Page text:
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3 March 2014 Functional connectivity in the mouse brain imaged by B-mode photoacoustic microscopy
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Abstract
The increasing use of mouse models for human brain disease studies, coupled with the fact that existing functional imaging modalities cannot be easily applied to mice, presents an emerging need for a new functional imaging modality. Utilizing acoustic-resolution photoacoustic microscopy (AR-PAM), we imaged spontaneous cerebral hemodynamic fluctuations and their associated functional connections in the mouse brain. The images were acquired noninvasively in B-scan mode with a fast frame rate, a large field of view, and a high spatial resolution. At a location relative to the bregma 0, correlations were investigated inter-hemispherically between bilaterally homologous regions, as well as intra-hemispherically within the same functional regions. The functional connectivity in different functional regions was studied. The locations of these regions agreed well with the Paxinos mouse brain atlas. The functional connectivity map obtained in this study can then be used in the investigation of brain disorders such as stroke, Alzheimer’s, schizophrenia, multiple sclerosis, autism, and epilepsy. Our experiments show that photoacoustic microscopy is capable to detect connectivities between different functional regions in B-scan mode, promising a powerful functional imaging modality for future brain research.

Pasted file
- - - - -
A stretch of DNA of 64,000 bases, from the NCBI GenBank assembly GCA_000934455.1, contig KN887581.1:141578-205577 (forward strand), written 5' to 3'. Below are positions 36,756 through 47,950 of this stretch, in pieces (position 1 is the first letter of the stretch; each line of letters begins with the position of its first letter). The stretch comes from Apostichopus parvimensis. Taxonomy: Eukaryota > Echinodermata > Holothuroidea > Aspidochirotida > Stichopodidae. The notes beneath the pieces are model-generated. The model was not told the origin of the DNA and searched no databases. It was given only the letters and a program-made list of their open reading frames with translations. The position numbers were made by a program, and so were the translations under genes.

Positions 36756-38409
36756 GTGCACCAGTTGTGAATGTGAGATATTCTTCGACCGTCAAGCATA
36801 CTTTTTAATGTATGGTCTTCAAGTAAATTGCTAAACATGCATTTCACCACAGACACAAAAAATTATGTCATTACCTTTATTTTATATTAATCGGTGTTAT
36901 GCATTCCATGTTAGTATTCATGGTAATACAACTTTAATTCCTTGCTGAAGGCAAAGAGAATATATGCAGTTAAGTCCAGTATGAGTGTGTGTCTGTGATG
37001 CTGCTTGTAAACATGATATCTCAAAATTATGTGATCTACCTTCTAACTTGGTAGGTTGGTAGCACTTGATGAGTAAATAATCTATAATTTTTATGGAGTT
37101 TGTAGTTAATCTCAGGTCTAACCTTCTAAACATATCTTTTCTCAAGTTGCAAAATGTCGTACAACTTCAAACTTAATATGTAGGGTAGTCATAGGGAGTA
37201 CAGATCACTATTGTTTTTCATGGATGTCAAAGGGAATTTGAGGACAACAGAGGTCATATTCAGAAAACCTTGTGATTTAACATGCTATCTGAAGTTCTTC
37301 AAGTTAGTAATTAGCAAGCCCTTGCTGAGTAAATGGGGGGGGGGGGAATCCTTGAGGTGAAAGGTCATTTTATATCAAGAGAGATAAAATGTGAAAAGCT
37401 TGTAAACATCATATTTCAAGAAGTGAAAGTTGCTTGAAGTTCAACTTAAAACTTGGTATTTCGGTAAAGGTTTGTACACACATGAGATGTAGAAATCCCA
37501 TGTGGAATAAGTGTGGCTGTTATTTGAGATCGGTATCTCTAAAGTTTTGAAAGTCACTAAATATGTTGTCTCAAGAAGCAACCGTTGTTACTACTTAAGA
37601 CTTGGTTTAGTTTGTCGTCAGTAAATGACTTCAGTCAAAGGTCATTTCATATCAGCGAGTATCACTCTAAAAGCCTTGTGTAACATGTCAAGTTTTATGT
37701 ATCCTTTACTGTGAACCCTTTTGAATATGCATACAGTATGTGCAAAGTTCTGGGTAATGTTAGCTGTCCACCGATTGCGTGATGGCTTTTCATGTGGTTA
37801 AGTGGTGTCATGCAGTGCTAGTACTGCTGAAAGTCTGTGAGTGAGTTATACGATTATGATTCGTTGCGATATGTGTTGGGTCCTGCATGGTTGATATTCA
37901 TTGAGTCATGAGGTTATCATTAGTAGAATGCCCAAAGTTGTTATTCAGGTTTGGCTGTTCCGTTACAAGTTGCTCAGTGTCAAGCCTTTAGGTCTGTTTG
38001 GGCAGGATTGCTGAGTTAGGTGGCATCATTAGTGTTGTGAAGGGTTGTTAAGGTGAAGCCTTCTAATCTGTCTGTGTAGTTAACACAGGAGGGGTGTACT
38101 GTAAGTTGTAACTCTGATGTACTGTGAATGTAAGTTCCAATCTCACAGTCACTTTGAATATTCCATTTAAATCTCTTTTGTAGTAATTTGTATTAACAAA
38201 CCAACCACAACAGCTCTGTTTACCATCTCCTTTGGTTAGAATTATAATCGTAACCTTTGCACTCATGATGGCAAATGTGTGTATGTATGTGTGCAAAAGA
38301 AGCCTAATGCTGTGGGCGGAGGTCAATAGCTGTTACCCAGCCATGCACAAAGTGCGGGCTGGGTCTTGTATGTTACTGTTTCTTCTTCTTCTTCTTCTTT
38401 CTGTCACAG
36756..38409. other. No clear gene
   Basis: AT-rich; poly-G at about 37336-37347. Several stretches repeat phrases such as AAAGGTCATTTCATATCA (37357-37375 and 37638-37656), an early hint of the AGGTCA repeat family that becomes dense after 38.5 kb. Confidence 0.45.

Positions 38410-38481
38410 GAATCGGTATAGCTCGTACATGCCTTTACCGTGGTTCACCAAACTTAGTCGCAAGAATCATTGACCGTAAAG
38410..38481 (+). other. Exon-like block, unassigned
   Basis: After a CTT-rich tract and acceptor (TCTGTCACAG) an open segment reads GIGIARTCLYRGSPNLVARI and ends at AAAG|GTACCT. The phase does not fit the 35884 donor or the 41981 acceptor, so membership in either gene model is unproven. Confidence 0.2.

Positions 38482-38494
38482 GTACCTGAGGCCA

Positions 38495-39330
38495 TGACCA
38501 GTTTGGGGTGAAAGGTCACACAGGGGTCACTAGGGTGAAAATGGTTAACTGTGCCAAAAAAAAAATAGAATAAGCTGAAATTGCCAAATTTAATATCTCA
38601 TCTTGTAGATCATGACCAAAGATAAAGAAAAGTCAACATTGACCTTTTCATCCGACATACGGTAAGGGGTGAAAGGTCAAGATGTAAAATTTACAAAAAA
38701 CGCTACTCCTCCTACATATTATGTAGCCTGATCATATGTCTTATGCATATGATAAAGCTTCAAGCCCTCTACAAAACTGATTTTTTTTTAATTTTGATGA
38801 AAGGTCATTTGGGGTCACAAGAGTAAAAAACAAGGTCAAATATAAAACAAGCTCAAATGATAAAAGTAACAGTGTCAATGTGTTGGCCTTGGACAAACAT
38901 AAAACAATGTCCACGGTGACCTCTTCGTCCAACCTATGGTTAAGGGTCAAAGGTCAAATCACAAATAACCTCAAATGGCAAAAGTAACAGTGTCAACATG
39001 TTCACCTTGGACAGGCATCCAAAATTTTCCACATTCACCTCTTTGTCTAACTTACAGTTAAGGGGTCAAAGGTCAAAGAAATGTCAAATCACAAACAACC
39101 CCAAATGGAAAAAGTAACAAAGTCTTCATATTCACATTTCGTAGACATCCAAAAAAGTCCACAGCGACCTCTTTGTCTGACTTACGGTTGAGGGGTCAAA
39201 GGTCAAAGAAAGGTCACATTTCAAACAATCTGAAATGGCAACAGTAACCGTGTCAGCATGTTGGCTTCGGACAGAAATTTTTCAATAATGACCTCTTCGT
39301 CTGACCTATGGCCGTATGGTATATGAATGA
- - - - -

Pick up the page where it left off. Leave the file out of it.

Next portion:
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Mohammadreza Nasiriavanaki, Wenxin Xing, Jun Xia, and Lihong V. Wang "Functional connectivity in the mouse brain imaged by B-mode photoacoustic microscopy", Proc. SPIE 8943, Photons Plus Ultrasound: Imaging and Sensing 2014, 894364 (3 March 2014); https://doi.org/10.1117/12.2036638
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